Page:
The Arm Lift can be performed at three different levels. The level chosen is a decision that you make with me during your initial consultation and is mainly a function of 1) the amount of skin you have hanging from your armpit and arms and 2) the length of your arm which has the amount of hanging skin.
Invisible Arm Lift
The Invisible Arm Lift removes excess skin at the crease of axilla (armpit) resulting in a short scar and is usually combined with liposuction of the upper arm to remove fatty tissue.
Traditional Arm Lift
The Traditional Arm Lift removes hanging skin and fatty tissue from your armpit to just above the elbow. The incision is made on the inside of your arm.
Extended Arm Lift
The Extended Arm Lift, or Thoracic Lift, removes excess skin and fatty tissue that is on the side of the chest, axilla, and upper arm. This procedure includes the Traditional Arm Lift but adds the removal of skin along the side of your upper chest. The incision goes from your armpit, down the inside of your arm, and extends all the way down the midpoint of the side of your chest.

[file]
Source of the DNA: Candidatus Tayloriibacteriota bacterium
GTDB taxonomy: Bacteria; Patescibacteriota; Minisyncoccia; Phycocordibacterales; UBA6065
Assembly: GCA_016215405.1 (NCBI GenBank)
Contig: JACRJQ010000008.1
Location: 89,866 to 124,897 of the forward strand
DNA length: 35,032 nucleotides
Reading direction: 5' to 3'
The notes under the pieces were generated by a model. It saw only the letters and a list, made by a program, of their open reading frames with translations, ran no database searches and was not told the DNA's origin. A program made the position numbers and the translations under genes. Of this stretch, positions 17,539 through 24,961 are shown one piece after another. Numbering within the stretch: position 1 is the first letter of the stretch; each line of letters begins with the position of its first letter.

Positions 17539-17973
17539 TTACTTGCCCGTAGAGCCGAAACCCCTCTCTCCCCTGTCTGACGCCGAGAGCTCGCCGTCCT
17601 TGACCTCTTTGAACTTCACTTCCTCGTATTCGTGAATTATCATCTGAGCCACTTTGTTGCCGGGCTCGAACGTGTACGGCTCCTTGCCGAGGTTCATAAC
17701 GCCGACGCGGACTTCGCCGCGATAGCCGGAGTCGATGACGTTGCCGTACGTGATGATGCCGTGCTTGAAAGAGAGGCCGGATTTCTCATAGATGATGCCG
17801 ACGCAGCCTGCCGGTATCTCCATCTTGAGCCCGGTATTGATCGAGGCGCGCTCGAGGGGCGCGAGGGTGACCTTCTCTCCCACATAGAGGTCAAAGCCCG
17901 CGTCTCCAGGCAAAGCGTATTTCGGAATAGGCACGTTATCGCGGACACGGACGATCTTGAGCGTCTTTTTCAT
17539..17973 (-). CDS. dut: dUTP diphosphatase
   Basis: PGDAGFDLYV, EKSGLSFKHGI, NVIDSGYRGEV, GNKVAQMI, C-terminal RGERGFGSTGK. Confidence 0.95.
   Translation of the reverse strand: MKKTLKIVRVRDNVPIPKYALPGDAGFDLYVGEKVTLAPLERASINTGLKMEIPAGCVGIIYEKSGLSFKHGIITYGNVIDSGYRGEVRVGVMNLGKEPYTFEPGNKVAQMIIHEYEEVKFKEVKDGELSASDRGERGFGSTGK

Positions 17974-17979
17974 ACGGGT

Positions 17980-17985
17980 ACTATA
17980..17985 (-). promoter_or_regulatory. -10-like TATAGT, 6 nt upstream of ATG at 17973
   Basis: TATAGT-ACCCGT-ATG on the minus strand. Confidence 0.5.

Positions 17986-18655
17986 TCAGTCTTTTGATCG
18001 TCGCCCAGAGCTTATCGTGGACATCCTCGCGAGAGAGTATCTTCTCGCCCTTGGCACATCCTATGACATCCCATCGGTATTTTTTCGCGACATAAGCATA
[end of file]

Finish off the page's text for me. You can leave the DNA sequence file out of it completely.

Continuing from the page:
Liposuction may be a surgical alternative to brachioplasty if there is good skin tone and localized fatty deposits in an individual of normal weight. However, if you have too much excess skin, liposuction alone will only make the skin more saggy. In other words, if you have loose arm skin and liposuction alone is performed, your arms will likely look worse! Loose hanging skin can only be tightened by cutting off and removing the excess skin.
What is Arm Lift Post-Op recovery like?
Having an Arm Lift involves taking a minimum of 2 weeks off from work. During this period you should elevate the arms and avoid movement of the arms. If you have an active job where you use your arms to lift or move things, you will need more time off from work.
During week 3 to week 4 you will have a limited range of motion in your arms. By the end of week 6 you should be able to resume normal activities.
Post-Operative recovery instructions
- First 48 hours: Strict Bed rest with arms elevated and avoid movement to arms. You should have someone stay with you during this initial post operative period.
- Day 3-14: Resting with arms elevated and avoid movements to arms
- Between 2-3 weeks: Retention sutures are removed
- Up to week 4: Limited range of motion of arms
- At 4-6 weeks: Resume normal activities
During the post-op recovery period we will provide specific, written instructions and, as always, our staff will be available to answer any questions or concerns. I will closely follow your recovery and recommend the level of activity you may resume at the appropriate time.
What are the risks and possible complications?